A collection of Jewish and Hispanic soldiers are set to belatedly receive the Medal of Honor, after a Congressional review deemed the veterans were originally denied the honor due to prejudice.

Twenty-four US soldiers in total will be honored at a March 18 event at the White House, thanks to a 2002 law mandated a review of reports that some troops had been excluded from the country’s highest military honor over discrimination.

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Three of the soldiers in question will be present at the ceremony, while a number of others will be posthumously honored by President Barack Obama. The White House did not divulge which of the recipients were Jewish.

However, one of the awardees has been identified as the uncle of Jewish singer Lenny Kravitz. Pvt. Leonard Kravitz was killed in Korea in 1951 after he faced an ambush on his own so that his comrades could escape.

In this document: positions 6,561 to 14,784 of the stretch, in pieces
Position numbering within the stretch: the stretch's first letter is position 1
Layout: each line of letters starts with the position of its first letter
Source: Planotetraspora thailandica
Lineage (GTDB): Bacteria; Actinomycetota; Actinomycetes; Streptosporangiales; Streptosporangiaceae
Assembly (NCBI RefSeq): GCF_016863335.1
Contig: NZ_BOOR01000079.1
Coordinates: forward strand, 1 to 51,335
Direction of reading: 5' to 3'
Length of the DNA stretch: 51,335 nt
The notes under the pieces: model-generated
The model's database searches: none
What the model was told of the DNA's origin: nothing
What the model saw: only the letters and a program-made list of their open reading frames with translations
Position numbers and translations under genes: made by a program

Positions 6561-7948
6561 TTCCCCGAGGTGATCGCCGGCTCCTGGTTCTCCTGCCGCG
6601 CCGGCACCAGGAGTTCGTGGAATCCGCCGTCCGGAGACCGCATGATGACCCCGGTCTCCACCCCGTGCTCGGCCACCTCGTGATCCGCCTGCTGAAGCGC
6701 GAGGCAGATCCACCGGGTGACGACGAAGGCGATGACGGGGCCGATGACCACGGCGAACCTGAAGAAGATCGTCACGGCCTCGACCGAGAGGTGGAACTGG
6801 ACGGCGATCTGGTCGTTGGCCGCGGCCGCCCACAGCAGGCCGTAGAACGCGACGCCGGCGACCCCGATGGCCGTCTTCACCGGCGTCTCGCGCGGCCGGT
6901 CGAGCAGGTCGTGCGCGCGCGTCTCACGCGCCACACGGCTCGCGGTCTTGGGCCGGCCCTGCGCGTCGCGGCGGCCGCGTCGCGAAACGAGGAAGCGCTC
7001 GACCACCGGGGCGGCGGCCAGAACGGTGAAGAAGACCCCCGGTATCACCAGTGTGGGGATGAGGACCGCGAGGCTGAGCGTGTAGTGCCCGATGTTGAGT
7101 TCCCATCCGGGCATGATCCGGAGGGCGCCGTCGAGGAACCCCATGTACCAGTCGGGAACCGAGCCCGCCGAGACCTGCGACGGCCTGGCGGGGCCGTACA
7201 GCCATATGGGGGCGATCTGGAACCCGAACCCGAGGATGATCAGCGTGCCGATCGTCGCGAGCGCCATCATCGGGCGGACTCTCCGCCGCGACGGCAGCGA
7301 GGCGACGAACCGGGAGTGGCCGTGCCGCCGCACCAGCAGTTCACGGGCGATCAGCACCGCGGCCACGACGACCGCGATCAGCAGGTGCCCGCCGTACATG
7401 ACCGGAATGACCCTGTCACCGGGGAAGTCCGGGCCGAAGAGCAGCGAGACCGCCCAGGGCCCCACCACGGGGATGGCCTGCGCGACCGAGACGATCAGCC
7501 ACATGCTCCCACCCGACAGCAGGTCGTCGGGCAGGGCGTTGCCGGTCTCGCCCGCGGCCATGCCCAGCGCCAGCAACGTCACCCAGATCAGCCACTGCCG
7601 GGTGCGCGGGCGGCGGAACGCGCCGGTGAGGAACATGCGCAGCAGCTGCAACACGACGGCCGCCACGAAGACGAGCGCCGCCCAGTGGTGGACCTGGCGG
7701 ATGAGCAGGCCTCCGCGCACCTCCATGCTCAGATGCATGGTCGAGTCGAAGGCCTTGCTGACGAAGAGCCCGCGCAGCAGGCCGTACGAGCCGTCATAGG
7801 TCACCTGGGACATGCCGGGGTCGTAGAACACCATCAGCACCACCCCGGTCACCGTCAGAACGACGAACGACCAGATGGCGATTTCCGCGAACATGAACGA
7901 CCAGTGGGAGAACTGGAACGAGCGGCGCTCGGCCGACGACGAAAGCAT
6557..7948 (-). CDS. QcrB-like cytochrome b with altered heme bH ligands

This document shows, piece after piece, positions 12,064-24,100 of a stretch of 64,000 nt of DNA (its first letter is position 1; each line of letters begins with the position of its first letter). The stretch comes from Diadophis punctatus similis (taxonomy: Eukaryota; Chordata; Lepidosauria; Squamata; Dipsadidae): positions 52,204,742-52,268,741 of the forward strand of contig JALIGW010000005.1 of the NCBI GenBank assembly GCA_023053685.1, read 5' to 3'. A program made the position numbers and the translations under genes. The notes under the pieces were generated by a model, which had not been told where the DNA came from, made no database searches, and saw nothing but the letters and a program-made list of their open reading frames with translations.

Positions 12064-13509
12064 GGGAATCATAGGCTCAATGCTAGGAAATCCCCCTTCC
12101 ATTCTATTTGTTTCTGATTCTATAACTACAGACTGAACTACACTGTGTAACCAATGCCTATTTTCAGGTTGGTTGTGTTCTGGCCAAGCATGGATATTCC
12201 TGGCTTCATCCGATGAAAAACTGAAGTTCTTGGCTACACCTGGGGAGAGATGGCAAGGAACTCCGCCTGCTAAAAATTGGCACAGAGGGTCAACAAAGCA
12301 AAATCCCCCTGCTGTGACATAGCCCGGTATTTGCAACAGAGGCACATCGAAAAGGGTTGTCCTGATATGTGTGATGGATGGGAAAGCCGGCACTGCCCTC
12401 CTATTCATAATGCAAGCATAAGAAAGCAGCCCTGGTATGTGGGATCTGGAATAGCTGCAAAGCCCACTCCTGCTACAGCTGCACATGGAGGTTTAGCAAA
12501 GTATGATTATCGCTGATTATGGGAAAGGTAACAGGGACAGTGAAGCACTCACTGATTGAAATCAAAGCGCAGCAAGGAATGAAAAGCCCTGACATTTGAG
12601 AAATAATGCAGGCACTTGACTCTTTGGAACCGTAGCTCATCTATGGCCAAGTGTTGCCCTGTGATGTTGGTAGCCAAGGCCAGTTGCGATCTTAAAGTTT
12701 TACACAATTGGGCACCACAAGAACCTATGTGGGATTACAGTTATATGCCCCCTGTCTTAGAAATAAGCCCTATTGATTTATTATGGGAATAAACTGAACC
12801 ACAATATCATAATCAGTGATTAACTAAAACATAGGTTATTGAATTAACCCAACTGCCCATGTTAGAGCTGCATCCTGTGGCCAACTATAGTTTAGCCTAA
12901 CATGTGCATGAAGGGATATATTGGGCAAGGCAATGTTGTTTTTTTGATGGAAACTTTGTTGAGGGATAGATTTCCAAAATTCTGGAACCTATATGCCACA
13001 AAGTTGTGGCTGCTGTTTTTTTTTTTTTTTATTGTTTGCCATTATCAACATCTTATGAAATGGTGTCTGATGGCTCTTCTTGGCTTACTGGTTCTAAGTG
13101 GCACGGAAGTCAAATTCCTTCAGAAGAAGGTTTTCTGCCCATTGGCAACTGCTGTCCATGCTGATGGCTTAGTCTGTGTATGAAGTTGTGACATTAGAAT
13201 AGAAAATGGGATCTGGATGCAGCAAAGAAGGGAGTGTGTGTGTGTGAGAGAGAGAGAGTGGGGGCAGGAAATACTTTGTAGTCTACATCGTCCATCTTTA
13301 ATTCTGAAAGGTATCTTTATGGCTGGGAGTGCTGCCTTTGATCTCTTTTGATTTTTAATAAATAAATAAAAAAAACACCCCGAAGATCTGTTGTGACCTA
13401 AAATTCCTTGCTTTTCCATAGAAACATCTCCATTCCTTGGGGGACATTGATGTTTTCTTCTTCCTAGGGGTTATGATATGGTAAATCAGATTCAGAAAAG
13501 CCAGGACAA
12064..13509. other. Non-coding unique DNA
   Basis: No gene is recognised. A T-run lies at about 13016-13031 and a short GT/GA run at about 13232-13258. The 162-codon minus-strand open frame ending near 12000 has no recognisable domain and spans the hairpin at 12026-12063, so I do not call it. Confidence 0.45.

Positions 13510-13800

A White House release also noted that a number of the individuals to be recognized were neither Jewish or Hispanic, but had faced other forms of prejudice.

“These veterans will receive the Medal of Honor in recognition of their valor during major combat operations in World War II, the Korean War and the Vietnam War,” the release stated.

“Each of these Soldiers’ bravery was previously recognized by award of the Distinguished Service Cross, the nation’s second highest military award; that award will be upgraded to the Medal of Honor in recognition of their gallantry, intrepidity and heroism above and beyond the call of duty.”

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